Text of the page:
As summer gets underway, there’s no dearth of dance events in the city, indoor and outdoor, expensive and free. But if you’re escaping New York for somewhere greener or closer to the sound of the waves, there are plenty of first-rate dance offerings available.
The verdant Berkshires, the culture-rich area in western Massachusetts, offer the richest and most varied schedule of dance performance, thanks mainly to the venerable Jacob’s Pillow Dance Festival, which is marking its 80th anniversary. Located in Becket, Mass., “The Pillow,” as many refer to it, bustles with activity from June through August.
In addition to amazingly diverse programming in its two theaters—companies perform Wednesday through Sunday in each—there is the Jacob’s Pillow School, which welcomes students from around the world; numerous free performances on its beautiful renovated outdoor stage; free PillowTalks with artists and scholars offering additional insights on the performances; and exhibits.
The programming selected this year by Ella Baff, The Pillow’s executive and artistic director, offers well-known American companies, rarely-seen international troupes and adventurous unique events. This weekend, in the larger Ted Shawn Theater, Morphoses is premiering WITHIN (Labyrinth Within), a new work by Swedish choreographer and filmmaker Pontus Lidberg that merges dance onstage and dance on-camera. New York City Ballet’s Sara Mearns and Adrian Danchig-Waring join several Morphoses regulars in the cast.
Crystal Pite, a young Canadian choreographer who has received acclaim for her darkly dramatic works, brings her company Kidd Pivot Frankfurt RM to the more intimate Doris Duke Theater for a return engagement of Dark Matters.
Two of The Pillow season’s notable events bring together male dancers from an amazingly broad range of backgrounds. From July 10–14, a program entitled The Men Dancers: From the Horse’s Mouth will pay homage to the tradition of the Men Dancers, an ensemble formed by Ted Shawn, the pioneering choreographer who founded and directed Jacob’s Pillow. The notably eclectic rotating cast of performers ranges from veterans like Arthur Mitchell, Lar Lubovitch and Gus Solomons to young tappers Jason Samuel Smith and Cartier Williams, as well as Trent Kowalik, from the original Broadway cast of Billy Elliot. Also performing will be former New York City Ballet principal Jock Soto and Robert Swinston, Merce Cunningham Company dancer and director of choreography.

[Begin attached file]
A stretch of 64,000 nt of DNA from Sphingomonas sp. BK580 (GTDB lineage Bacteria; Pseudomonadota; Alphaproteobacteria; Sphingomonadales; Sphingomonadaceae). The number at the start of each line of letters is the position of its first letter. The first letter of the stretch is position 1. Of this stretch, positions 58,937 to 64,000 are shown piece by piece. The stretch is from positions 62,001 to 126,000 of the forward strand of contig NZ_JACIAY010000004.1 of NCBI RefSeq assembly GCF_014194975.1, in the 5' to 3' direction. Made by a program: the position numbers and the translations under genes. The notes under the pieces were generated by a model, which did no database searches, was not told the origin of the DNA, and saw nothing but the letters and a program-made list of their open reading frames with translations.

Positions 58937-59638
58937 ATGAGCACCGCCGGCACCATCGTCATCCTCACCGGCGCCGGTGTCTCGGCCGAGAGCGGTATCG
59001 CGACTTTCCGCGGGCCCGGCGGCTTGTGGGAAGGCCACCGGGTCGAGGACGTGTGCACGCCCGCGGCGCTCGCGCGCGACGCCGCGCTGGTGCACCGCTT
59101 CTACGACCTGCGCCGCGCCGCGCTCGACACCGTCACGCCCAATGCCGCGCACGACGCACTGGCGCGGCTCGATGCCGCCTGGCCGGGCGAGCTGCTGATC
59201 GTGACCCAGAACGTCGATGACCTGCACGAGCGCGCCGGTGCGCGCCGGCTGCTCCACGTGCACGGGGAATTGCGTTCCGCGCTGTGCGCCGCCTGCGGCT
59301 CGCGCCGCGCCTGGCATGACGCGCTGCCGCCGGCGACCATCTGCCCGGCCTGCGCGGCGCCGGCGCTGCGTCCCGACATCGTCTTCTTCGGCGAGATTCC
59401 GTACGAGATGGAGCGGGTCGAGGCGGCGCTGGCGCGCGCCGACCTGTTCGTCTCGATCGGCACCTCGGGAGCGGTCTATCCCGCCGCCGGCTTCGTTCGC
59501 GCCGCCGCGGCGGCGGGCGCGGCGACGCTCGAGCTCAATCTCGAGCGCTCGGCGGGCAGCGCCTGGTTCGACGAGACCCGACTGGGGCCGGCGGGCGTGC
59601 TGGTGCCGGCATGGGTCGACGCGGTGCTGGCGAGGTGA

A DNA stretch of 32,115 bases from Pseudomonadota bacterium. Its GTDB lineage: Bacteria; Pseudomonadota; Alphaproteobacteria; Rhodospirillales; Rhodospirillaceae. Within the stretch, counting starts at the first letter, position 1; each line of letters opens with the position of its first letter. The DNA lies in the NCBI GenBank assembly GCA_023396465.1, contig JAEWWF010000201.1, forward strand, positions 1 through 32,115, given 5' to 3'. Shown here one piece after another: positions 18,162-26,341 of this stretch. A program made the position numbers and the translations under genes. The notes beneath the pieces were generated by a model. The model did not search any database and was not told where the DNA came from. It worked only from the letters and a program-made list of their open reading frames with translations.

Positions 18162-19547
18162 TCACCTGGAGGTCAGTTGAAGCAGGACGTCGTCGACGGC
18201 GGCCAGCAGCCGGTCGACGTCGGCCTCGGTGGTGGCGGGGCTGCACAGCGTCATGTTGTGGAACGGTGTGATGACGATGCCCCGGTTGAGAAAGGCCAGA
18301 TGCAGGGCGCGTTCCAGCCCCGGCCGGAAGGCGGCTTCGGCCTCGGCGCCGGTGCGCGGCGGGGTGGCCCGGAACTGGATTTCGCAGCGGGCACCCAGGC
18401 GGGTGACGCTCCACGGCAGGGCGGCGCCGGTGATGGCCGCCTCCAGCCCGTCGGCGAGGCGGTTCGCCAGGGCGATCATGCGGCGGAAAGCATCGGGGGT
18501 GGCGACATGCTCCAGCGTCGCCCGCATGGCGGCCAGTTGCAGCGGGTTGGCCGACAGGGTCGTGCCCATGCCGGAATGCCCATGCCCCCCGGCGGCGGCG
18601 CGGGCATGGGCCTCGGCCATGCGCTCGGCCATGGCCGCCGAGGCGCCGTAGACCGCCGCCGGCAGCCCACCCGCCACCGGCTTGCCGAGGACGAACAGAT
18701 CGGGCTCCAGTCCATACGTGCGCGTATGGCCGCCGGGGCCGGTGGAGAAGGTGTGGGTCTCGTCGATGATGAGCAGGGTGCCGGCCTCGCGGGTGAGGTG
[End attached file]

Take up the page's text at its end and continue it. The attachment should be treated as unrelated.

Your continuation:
Much attention will surely be paid to CURTAIN, a collaboration between Jonah Bokaer, the young, adventurous dancer/choreographer with a busy international career, and David Hallberg, the American Ballet Theater luminary who also dances with the Bolshoi Ballet. This U.S. premiere will be seen in the Doris Duke Theater July 11–15.
August highlights include the Trey McIntyre Project (Aug. 8–12) and a rare opportunity to catch up with the Joffrey Ballet (Aug. 22–26). The season’s international offerings include Israel’s Vertigo Dance Company (July 4–8); Finnish choreographer Tero Saarinen’s Borrowed Light (July 11–15); Hong Kong Ballet (July 18–22); Royal Winnipeg Ballet (Aug. 1–5); and Brazil’s Compagnie Käfig (Aug. 15–19). For more details, visit www.jacobspillow.org.
Also in the Berkshires, the Mahaiwe Performing Arts Center, a lovingly restored 700-seat former vaudeville theater and movie palace in Great Barrington, has begun to program dance events in recent years.
Momix will perform its lusciously imaginative Botanica there July 6 and 7. The Paul Taylor Dance Company will also perform two alternating programs (twice each) July 26–28. The repertory includes such landmarks as Aureole and Esplanade, the large-scale masterworks Mercuric Tidings and Syzygy and two of Taylor’s most recent works.
While you’re waiting for New York City Ballet’s fall season to begin in mid-September, you can catch recent repertory as well as a world premiere by company member and rising young choreographer Justin Peck, during its annual two-week run at the Saratoga Performing Arts Center (July 10–21). The programs include the recent revivals of Balanchine’s Symphony in C and Kammermusik No. 2, along with works by Robbins, Martins, Wheeldon, Ratmansky and Millepied.
Held in a setting that can’t be replicated anywhere, the Fire Island Dance Festival (FIDF) is not only a worthy fundraiser but a hot event that draws a trendy, in-the-know crowd. A diverse array of dancers and companies give three performances on a stage created on a private property right on the bay, so the view is spectacular. One of Dancers Responding to AIDS’ annual events, now in its 18th year, FIDF always attracts notable performances.
This year’s programs (July 20-22) include a pièce d’occasion by Broadway’s Rob Ashford (Evita) and performances by Ballet Hispanico, Monica Bill Barnes, David Grenke, Rennie Harris and Momix. Humorist/TV commentator Mo Rocca will do the hosting honors.
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